March 17, 2016
The welcomed spring weather means many sunshine-filled days, afternoons spent outside and an assortment of beautiful plants and flowers. Unfortunately, the spring season also means that allergies will be out in full force for the next several months.
Seasonal allergies - also known as hay fever - affect between 40 and 60 million Americans each year, including children, reported the American College of Allergy, Asthma and Immunology. As with other allergies, hay fever causes the body's immune system to react to allergens seen as invaders. In this case, it means that pollen causes water eyes, scratchy throats and runny noses for many kids.
According to KidsHealth, allergies can be passed down through genes and are often hereditary. It is rare for a child to develop allergies if neither parent has them. Yet for those children who do have allergies, it can take a toll. KidsHealth reported that 2 million missed school days each year are due to allergy symptoms among kids nationwide. The good news is that many youngsters will begin to outgrow reactions to certain allergens with age.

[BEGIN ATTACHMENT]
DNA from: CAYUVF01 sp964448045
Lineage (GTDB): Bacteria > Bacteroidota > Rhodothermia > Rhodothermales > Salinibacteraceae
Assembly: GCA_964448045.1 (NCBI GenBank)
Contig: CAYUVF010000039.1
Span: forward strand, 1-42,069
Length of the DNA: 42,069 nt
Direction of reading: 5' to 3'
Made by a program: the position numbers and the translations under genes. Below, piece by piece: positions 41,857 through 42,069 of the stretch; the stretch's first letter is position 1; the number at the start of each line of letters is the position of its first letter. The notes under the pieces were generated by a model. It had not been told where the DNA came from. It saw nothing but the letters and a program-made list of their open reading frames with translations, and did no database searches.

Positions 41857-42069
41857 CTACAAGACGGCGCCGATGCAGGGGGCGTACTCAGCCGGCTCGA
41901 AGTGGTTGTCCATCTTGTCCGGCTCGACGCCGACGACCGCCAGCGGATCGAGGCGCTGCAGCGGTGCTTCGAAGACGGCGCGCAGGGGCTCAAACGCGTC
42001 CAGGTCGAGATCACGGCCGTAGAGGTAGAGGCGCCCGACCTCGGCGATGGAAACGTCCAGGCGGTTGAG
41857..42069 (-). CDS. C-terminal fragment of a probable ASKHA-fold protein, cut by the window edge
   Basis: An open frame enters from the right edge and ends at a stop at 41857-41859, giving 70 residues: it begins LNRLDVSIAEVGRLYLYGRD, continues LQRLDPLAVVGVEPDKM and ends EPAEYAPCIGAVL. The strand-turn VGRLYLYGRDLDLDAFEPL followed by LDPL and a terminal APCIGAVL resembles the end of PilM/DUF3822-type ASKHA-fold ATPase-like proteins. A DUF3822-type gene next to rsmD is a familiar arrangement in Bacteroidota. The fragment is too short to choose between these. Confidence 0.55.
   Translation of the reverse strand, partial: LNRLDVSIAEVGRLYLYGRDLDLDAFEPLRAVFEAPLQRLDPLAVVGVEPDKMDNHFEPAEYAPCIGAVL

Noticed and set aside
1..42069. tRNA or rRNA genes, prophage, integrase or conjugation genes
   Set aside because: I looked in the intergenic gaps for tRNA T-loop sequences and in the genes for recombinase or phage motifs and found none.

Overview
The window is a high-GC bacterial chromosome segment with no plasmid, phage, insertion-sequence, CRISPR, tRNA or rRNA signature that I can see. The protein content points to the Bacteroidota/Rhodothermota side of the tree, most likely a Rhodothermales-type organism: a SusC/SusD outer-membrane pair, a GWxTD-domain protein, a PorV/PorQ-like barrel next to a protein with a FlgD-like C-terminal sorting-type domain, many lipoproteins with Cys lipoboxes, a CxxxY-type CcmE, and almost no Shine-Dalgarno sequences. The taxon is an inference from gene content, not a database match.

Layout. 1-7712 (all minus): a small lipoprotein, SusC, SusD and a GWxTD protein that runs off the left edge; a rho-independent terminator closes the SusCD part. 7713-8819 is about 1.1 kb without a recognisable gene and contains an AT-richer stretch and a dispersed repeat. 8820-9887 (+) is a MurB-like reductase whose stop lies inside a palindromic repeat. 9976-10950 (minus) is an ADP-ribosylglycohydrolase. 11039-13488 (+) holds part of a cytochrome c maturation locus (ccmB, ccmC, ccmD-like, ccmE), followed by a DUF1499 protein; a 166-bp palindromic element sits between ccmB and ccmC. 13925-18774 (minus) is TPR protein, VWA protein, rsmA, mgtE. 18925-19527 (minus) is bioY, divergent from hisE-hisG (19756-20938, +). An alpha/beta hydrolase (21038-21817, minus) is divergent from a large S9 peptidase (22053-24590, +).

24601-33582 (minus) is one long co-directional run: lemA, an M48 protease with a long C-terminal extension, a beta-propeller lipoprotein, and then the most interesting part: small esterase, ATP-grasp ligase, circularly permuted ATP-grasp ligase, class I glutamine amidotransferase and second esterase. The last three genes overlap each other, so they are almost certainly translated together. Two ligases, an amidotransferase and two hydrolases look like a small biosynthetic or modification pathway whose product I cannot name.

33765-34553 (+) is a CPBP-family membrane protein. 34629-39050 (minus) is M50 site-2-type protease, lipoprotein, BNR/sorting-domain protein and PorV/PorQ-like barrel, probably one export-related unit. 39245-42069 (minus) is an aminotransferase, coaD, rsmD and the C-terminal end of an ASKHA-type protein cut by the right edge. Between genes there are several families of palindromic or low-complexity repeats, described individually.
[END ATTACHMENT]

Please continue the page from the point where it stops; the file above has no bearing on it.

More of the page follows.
Triggers and symptoms
Spring allergy triggers include pollen from trees, weeds and grass, according to the ACAAI. Symptoms however, may vary among individuals and especially among children. Most children will begin to show symptoms of allergies around the age of 6, but could experience reactions to triggers as early as age 3. Sneezing, coughing and itching are common symptoms. Some children will also experience a runny nose and puffy, swollen and watery eyes.
The best form of prevention against allergies in children is to avoid allergy triggers. This means it is best to stay indoors when pollen counts are high. Pollen counts are highest from late morning until mid afternoon and on windy, mild days. You can check your weather channel for local pollen counts. If a child with allergies has spent time outdoors, be sure to wash his hands, clothes and body afterwards.